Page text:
Each brand is assigned a Brand Strength Index (BSI) score out of 100, which feeds into the brand value calculation. Based on the score, each brand is assigned a corresponding Brand Rating up to AAA+ in a format similar to a credit rating.
Brand Finance calculates the values of brands in its rankings using the Royalty Relief approach – a brand valuation method compliant with the industry standards set in ISO 10668. It involves estimating the likely future revenues that are attributable to a brand by calculating a royalty rate that would be charged for its use, to arrive at a ‘brand value’ understood as a net economic benefit that a brand owner would achieve by licensing the brand in the open market.
The steps in this process are as follows:
1 Calculate brand strength using a balanced scorecard of metrics assessing Marketing Investment, Stakeholder Equity, and Business Performance. Brand strength is expressed as a Brand Strength Index (BSI) score on a scale of 0 to 100.
2 Determine royalty range for each industry, reflecting the importance of brand to purchasing decisions. In luxury, the maximum percentage is high, while in extractive industry, where goods are often commoditised, it is lower. This is done by reviewing comparable licensing agreements sourced from Brand Finance’s extensive database.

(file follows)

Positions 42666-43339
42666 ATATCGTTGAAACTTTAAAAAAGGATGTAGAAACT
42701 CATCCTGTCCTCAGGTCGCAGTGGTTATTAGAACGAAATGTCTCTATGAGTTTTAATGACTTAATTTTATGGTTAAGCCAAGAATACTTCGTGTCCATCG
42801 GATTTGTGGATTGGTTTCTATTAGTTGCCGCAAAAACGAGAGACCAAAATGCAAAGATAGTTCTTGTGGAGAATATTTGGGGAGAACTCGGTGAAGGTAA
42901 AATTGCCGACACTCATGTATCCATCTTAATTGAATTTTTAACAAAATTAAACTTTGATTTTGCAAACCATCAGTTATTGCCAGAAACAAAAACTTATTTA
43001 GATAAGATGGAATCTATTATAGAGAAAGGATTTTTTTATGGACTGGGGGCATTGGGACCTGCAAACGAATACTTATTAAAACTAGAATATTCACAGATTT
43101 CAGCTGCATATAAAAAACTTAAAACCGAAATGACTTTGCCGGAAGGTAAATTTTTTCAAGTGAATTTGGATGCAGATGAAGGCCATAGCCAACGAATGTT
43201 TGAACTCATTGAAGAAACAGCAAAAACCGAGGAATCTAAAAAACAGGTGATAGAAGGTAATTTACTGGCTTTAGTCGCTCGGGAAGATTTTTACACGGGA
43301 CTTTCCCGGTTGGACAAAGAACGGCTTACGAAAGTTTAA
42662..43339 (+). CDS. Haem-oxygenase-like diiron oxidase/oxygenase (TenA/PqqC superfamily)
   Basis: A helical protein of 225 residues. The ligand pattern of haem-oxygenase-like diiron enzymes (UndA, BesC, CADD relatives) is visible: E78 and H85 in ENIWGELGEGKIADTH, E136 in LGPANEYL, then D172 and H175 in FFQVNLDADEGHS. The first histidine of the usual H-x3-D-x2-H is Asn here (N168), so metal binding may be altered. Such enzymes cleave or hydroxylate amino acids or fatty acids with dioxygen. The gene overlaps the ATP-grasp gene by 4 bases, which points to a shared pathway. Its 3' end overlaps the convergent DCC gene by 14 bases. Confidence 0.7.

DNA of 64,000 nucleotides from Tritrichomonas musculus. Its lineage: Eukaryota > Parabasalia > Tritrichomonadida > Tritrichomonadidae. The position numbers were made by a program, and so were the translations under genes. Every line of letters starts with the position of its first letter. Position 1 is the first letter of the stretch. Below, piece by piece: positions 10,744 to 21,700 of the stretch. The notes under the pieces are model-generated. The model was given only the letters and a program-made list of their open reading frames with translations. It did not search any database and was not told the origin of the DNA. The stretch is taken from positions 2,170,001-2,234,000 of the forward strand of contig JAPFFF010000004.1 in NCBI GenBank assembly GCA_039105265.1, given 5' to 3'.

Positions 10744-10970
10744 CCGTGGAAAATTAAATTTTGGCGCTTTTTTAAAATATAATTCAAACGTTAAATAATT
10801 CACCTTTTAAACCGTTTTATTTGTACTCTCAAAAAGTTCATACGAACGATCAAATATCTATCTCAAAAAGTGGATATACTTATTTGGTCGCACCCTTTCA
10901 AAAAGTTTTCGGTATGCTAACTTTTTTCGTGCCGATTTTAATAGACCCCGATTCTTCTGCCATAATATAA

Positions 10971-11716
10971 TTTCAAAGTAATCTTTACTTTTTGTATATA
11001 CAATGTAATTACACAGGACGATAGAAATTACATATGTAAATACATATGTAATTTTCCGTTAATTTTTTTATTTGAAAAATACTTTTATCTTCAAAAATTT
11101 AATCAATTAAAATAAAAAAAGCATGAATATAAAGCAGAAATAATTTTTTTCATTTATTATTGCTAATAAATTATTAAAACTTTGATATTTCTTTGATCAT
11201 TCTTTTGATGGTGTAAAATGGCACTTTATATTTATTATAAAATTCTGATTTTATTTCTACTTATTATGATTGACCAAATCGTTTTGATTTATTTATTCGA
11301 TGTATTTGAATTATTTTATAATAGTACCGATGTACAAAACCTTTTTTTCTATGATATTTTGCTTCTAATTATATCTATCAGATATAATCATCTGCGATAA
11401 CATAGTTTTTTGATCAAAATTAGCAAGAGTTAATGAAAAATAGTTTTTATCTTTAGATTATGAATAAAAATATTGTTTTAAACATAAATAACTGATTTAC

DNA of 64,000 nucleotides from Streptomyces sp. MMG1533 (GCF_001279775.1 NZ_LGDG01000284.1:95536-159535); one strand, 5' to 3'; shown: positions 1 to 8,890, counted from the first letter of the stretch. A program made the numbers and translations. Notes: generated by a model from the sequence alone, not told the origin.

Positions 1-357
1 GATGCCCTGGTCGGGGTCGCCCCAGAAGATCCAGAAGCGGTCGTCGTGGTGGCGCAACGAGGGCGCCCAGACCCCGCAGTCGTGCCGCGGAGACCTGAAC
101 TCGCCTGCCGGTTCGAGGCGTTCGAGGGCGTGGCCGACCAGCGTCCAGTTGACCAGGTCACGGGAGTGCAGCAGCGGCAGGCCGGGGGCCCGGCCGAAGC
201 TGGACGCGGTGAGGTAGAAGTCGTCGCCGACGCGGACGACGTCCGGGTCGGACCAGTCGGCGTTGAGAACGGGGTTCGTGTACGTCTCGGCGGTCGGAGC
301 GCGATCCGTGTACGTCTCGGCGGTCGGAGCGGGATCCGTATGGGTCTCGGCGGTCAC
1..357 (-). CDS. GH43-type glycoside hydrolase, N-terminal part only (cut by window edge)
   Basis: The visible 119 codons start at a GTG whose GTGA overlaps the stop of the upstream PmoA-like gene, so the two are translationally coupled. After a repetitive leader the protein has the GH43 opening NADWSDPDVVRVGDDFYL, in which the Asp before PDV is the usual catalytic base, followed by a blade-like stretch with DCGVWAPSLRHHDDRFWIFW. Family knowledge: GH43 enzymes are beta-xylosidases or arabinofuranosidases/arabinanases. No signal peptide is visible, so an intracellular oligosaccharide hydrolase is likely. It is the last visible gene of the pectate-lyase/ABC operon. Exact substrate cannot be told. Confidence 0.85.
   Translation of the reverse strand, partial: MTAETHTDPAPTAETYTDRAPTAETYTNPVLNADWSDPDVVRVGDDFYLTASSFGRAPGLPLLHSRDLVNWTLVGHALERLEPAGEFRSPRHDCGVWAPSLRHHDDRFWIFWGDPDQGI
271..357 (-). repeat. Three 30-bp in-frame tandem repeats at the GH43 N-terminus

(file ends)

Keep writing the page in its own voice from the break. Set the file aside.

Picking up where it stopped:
3 Calculate royalty rate. The BSI score is applied to the royalty range to arrive at a royalty rate. For example, if the royalty range in a sector is 0-5% and a brand has a BSI score of 80 out of 100, then an appropriate royalty rate for the use of this brand in the given sector will be 4%.
4 Determine brand-specific revenues by estimating a proportion of parent company revenues attributable to a brand.
5 Determine forecast revenues using a function of historic revenues, equity analyst forecasts, and economic growth rates.
6 Apply the royalty rate to the forecast revenues to derive brand revenues.
7 Discount post-tax brand revenues to a net present value which equals the brand value.
Brand Finance has produced this study with an independent and unbiased analysis. The values derived and opinions presented in this study are based on publicly available information and certain assumptions that Brand Finance used where such data was deficient or unclear. Brand Finance accepts no responsibility and will not be liable in the event that the publicly available information relied upon is subsequently found to be inaccurate. The opinions and financial analysis expressed in the study are not to be construed as providing investment or business advice. Brand Finance does not intend the study to be relied upon for any reason and excludes all liability to any body, government, or organisation.
The data presented in this study form part of Brand Finance's proprietary database, are provided for the benefit of the media, and are not to be used in part or in full for any commercial or technical purpose without written permission from Brand Finance.